OrthoBuzz regularly brings you a current commentary on a “classic” article from The Journal of Bone & Joint Surgery. These articles have been selected by the Editor-in-Chief and Deputy Editors of The Journal because of their long-standing significance to the orthopaedic community and the many citations they receive in the literature. Our OrthoBuzz commentators highlight the impact that these JBJS articles have had on the practice of orthopaedics. Please feel free to join the conversation about these classics by clicking on the “Leave a Comment” button in the box to the left.
One of the hallmarks of a great journal article is whether it changes practice. In 1977, Colin Moseley presented a new method of predicting future leg growth that automatically takes into consideration the child’s growth percentile and the amount of growth inhibition in the short leg. Dr. Moseley’s method has been widely accepted because it is user-friendly and only requires three data points at each visit to the clinic – skeletal age and length of the long and the short legs. The accuracy of the prediction relies on serial measurements at different time points during the child’s growth. The more data points, the more accurate the prediction. Unlike other methods, no mathematical calculations are necessary.
Then as now, the beauty of the method is that the growth of both the long and short legs can be represented by straight lines on a graph. Dr. Moseley accomplished this by mathematically converting Green and Anderson’s growth-remaining data into a logarithmic form. The straight-line graph improved upon the Green and Anderson data, as it was able to address the influence of the child’s growth in height by providing a nomogram to plot longitudinal skeletal age data to determine the end of growth. Moseley’s graph also provided reference slopes to aid in decision-making about when epiphysiodesis should be performed.
Dr. Moseley compared the accuracy of his method to that of the Green and Anderson growth-remaining method by doing a retrospective study based on data from 30 children treated with epiphysiodesis who had adequate scanograms and skeletal-age radiographs. The patients came from the Shriner’s Hospitals for Crippled Children in Montreal, Canada and the Alfred duPont Institute in Wilmington, Delaware.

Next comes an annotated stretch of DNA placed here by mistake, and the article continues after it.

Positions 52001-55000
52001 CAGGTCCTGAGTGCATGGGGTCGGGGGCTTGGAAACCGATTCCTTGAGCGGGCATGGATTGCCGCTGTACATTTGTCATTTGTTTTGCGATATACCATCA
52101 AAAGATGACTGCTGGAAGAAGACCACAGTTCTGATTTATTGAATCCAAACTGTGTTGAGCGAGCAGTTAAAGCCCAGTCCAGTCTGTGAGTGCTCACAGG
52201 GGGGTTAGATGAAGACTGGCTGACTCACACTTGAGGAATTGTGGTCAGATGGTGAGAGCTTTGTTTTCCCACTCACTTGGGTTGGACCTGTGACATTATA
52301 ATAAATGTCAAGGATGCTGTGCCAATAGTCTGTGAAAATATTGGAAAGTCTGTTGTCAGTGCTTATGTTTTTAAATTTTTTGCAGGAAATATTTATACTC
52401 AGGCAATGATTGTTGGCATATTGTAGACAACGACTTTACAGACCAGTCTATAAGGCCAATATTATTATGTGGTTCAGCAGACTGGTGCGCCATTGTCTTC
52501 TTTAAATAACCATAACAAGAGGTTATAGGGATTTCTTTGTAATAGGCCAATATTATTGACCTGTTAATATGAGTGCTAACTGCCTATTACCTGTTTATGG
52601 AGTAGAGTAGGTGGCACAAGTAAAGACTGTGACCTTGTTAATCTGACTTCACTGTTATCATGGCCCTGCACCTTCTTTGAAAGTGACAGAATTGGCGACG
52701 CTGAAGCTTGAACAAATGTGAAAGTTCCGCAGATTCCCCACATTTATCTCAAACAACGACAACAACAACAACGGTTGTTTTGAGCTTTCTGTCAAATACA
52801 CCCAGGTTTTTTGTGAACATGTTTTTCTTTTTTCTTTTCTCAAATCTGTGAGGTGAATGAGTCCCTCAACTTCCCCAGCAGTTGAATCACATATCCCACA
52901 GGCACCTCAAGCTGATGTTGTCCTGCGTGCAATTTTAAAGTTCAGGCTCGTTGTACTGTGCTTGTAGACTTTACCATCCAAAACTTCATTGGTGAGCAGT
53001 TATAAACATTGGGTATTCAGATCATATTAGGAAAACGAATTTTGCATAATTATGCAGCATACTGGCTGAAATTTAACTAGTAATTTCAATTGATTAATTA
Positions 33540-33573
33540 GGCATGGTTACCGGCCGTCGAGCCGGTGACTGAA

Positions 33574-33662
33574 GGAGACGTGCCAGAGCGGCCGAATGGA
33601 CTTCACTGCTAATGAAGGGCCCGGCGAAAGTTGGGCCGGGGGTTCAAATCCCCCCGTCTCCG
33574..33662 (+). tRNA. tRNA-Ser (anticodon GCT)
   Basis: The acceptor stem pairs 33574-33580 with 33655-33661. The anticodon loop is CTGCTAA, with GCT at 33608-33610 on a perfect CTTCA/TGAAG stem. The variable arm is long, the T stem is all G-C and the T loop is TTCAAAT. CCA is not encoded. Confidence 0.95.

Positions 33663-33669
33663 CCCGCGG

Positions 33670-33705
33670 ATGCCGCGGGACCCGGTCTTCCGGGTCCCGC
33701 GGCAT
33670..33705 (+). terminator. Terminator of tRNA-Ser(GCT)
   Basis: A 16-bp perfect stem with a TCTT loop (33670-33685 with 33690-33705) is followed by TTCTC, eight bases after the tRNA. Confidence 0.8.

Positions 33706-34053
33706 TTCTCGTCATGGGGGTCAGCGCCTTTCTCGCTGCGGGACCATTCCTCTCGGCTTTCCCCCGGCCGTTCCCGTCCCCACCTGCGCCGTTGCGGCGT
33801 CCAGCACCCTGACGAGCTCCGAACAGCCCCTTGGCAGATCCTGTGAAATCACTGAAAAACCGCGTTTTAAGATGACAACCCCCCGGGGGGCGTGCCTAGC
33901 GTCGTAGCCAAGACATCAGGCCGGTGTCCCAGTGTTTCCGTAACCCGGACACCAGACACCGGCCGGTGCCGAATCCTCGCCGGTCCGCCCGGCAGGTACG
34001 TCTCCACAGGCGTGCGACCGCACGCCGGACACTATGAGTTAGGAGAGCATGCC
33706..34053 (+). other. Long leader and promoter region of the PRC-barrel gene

Dr. Moseley found that the straight-line graph proved to be as accurate as the growth-remaining method—and more accurate in cases of high growth inhibition. It is interesting to note that Dr. Moseley was the only person doing this study and there was no test for interobserver error, which would certainly be one of the concerns raised by today’s reviewers for JBJS. The study could also have been strengthened if Dr. Moseley had validated his method with a series of prospective cases.
Dr. Moseley made certain assumptions in developing this method for predicting leg-length discrepancy at maturity. He used skeletal age and not chronological age as the norm. He assumed that growth of both the long and short legs was linear and that each individual child would remain in the same growth percentile with respect to skeletal age.
In 1982, Frederic Shapiro from Boston Children’s Hospital reported five developmental patterns in leg-length discrepancies in JBJS. Interestingly, type 1, which comprised a large proportion of the 803 cases reviewed, had a linear growth pattern where the discrepancy increased at the same proportionate rate. This finding supported the assumptions that Dr. Moseley made for the majority of his cases, but it also confirmed that not all discrepancies progress at the same rate, the notable exceptions being in children with Perthes disease and leg-length discrepancies arising from femoral fractures.
Eng Hin Lee, MD, FRCS(C)
JBJS Deputy Editor